I am a long-time fan of the Mr. Deity YouTube series. If you aren’t familiar with this hysterical creation, here’s a great episode to start with. It’s called Mr. Deity and the Philosopher. Continue reading
Tonight is Yom Kippur and I’ll be with Congregation Beth Adam in Boca Raton where Rabbi Miriam Jerris, who has become a beloved role model and friend to me, will lead and speak at services. I joked with her that for the first time ever I can truly say I am looking forward to Yom Kippur.
Of all the days on the Jewish calendar, Yom Kippur would seem the most problematic for secular humanistic Jews. Almost the entirety of its ritual is about beseeching God for forgiveness.
For on this day atonement shall be made for you, to purify you; before the Lord your God you shall be purified. (Leviticus 16)
The machzor (high holiday prayer book) is an enormous compendium of abject groveling before God. Much of it debases human dignity.
Radical secular Yiddishist Jews of the 19th and early 20th century would mock the holiday with dancing, food and satire. Modern secular humanistic Jews seek to preserve as much Jewish wisdom as possible with a non-theistic outlook. We desire the same sense of communal gathering for reflection and repentance. The issue for us is more about who exactly is sitting in judgment. The Tosefta says:
“All are judged on Rosh Hashanah and the verdict is issued on Yom Kippur” (T. Rosh Hashanah 1. 13).
For a committed non-theist (in my personal case, atheist), there can be no question that it is we humans who must judge ourselves. I know, too, that religiously oriented Jews strive to do the same self-searching. Their poetry, however, is rather incongruous with the real task at hand. In all my years in theistic services, be they Reform, Conservative or Orthodox, the traditional liturgy served mostly as a great, irrelevant distraction.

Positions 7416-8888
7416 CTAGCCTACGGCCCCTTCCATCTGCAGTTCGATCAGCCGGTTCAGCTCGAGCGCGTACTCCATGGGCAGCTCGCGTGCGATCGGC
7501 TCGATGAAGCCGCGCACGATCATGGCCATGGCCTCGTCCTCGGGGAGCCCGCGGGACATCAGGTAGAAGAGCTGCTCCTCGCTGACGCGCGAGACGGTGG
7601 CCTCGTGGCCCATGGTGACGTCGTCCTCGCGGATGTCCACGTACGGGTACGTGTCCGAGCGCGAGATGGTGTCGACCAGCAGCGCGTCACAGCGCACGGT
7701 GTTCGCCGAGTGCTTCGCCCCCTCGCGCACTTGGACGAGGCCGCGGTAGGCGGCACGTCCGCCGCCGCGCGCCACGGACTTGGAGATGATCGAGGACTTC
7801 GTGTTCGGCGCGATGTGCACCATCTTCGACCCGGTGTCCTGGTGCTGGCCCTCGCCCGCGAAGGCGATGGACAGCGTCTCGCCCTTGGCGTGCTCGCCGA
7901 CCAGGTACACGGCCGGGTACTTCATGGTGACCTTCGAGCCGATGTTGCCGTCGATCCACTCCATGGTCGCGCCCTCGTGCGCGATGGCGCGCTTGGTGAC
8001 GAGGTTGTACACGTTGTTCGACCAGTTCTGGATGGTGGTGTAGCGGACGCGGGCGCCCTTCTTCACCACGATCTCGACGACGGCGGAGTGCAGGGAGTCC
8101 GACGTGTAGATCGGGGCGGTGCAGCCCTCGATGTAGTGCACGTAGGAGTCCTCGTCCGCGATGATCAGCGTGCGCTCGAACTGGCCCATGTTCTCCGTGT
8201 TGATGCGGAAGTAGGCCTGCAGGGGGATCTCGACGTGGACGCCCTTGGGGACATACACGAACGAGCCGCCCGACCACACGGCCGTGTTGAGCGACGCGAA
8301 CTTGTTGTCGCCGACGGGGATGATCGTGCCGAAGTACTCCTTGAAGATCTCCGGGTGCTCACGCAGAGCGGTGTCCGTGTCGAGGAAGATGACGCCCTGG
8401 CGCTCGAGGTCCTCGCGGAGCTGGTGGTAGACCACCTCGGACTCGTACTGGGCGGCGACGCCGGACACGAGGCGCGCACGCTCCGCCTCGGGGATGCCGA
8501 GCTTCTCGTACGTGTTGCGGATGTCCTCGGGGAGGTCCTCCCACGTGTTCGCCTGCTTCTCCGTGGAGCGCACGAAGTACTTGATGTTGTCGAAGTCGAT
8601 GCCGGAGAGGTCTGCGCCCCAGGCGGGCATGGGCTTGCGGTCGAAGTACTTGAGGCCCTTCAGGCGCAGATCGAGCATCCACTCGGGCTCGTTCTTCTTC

If we seek to judge whether we have lived up to our full human potential we need search no further than our own consciences. When I pounded my chest and chanted the vidui (confession), I did feel a sense of sincere regret and contrition. My words, however, did not match my worldview. Some of the prayers offended me. Others bemused me. A great deal of them just bored me.
One bright spot, a section of the service that fascinated me, was the Avodah. This is the liturgical re-creation of the sacrificial service performed by the priesthood in the ancient temple in Jerusalem. It is such an earthy portrayal, resplendent in gloriously bloody detail. It always made me think about the evolution of our heritage; how we once moved beyond this primitive ritual and developed new ones to take its place.
This is a truly empowering concept for a humanistic Jew. It reminds us that nothing stands still. Mythologies that were relevant to one generation need not dominate us for all time.
There exists a real human psychological need to set aside time for reflection, self-criticism and growth. Yom Kippur continues to serve that need for us as long as we understand clearly who the real judges are. We may alter the rituals and replace the prayers, but the day can still contribute something to lives.
No one in traditional or humanistic Judaism ever suggested that repentance was a once a year goal. Every day should be a day of reflection. Life is busy, though. The ritual of coming together as a community in order to contemplate these themes is useful and important.
No matter what poetry you use, whether you pray or not, whether you are a person of faith or share my beliefs, I wish you a meaningful day. May we all grow to be better people on Yom Kippur and every other day of our lives.